The Data Transfer Project could make it easier to move data between services

Business / Google / Microsoft / Tech
Data Transfer Project

It’s always interesting to watch competing companies trying to work together to solve a problem.

The Data Transfer Project is a collaboration between Microsoft, Twitter, Facebook, and Google. The aim of the project is to make it easier for users to move data between services on these platforms. Currently, users are able to download their data directly from all of these services but are not able to transfer between services. That is where the Data Transfer Project would come into play making it so there is a direct transfer of data and not a download and re-upload process.

The current version of the system supports data transfer for photos, mail, contacts, calendar and tasks, drawing from publicly available APIs from Google, Microsoft, Twitter, Flickr, Instagram, Remember the Milk and Smugmug. Many of those transfers could already be accomplished through other means, but participants hope the project will grow into a more robust and flexible alternative to conventional APIs.

“The future of portability will need to be more inclusive, flexible, and open,” reads the white paper released today. “Our hope for this project is that it will enable a connection between any two public-facing product interfaces for importing and exporting data directly.”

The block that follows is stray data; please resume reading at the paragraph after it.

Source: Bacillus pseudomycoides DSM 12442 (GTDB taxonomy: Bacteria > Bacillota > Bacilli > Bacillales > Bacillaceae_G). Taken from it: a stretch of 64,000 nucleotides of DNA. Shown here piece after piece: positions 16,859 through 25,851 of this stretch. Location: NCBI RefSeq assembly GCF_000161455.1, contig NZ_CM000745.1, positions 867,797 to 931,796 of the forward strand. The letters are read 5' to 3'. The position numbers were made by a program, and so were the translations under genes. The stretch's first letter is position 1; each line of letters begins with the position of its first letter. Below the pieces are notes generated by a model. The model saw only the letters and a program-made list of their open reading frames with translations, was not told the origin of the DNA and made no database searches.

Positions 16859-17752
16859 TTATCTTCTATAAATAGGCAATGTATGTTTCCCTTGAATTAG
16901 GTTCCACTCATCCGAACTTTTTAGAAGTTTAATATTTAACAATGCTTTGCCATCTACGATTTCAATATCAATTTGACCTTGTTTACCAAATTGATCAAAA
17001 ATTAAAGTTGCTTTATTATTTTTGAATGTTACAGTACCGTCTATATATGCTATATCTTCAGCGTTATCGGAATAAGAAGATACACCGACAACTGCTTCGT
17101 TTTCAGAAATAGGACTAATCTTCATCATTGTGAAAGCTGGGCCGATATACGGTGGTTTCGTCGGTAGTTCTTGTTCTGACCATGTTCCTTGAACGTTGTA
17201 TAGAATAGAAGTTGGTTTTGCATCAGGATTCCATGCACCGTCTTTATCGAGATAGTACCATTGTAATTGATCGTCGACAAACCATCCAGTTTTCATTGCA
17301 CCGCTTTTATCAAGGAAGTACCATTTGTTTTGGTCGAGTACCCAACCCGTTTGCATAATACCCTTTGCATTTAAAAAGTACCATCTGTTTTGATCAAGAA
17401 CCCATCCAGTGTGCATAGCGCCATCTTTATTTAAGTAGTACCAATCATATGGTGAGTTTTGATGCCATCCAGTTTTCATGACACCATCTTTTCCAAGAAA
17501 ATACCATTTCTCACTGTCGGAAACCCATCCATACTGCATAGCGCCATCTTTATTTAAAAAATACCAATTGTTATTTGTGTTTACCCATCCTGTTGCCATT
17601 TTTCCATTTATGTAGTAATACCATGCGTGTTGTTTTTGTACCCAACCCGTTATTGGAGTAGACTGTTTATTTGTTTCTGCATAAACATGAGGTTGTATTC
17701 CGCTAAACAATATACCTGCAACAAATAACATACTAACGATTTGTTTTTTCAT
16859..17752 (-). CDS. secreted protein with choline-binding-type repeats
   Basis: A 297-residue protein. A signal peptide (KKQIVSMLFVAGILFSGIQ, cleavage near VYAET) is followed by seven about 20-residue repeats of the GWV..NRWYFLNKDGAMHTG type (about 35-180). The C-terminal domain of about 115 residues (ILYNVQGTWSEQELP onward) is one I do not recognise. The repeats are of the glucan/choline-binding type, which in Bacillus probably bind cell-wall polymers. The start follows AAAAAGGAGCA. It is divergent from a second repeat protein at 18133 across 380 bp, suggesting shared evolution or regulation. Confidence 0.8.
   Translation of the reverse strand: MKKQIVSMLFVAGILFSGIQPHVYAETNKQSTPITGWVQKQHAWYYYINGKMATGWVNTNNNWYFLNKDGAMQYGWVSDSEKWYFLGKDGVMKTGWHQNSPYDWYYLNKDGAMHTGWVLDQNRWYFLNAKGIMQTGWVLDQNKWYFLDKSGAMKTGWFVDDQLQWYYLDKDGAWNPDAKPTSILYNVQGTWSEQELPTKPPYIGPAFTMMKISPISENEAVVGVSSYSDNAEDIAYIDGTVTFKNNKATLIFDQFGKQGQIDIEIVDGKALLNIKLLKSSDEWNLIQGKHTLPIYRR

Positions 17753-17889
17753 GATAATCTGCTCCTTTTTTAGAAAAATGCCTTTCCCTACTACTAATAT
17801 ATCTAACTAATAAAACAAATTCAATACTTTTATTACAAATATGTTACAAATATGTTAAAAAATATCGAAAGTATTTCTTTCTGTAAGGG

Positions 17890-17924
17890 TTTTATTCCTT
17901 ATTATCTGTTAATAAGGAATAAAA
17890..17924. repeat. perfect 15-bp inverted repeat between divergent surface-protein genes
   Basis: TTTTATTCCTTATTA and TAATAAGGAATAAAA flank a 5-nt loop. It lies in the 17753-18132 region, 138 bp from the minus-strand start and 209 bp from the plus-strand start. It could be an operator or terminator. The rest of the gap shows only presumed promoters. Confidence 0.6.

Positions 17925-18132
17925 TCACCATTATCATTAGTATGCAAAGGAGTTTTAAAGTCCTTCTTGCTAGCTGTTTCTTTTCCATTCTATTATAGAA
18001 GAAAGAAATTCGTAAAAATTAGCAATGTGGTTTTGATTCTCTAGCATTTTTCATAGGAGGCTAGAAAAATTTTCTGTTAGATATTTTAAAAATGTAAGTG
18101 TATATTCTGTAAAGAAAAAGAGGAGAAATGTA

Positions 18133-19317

“When people have data, they want to be able to move it from one product to another, and they can’t,” says Fair. “It’s a problem that we can’t really solve alone.”

It’s always interesting to watch competing companies trying to work together to solve a problem. Hopefully, the Data Transfer Project is successful so those who use multiple services can transfer data and files easier. But, it would also make switching from one service to the other a bit less painful. If you want to read more on this hit the source links below from The Verge and the provided white paper.

What do you think of the Data Transfer Project? Let us know in the comments below or on GooglePlus, Twitter, or Facebook.

  Source: Data Transfer Project  Source: The Verge
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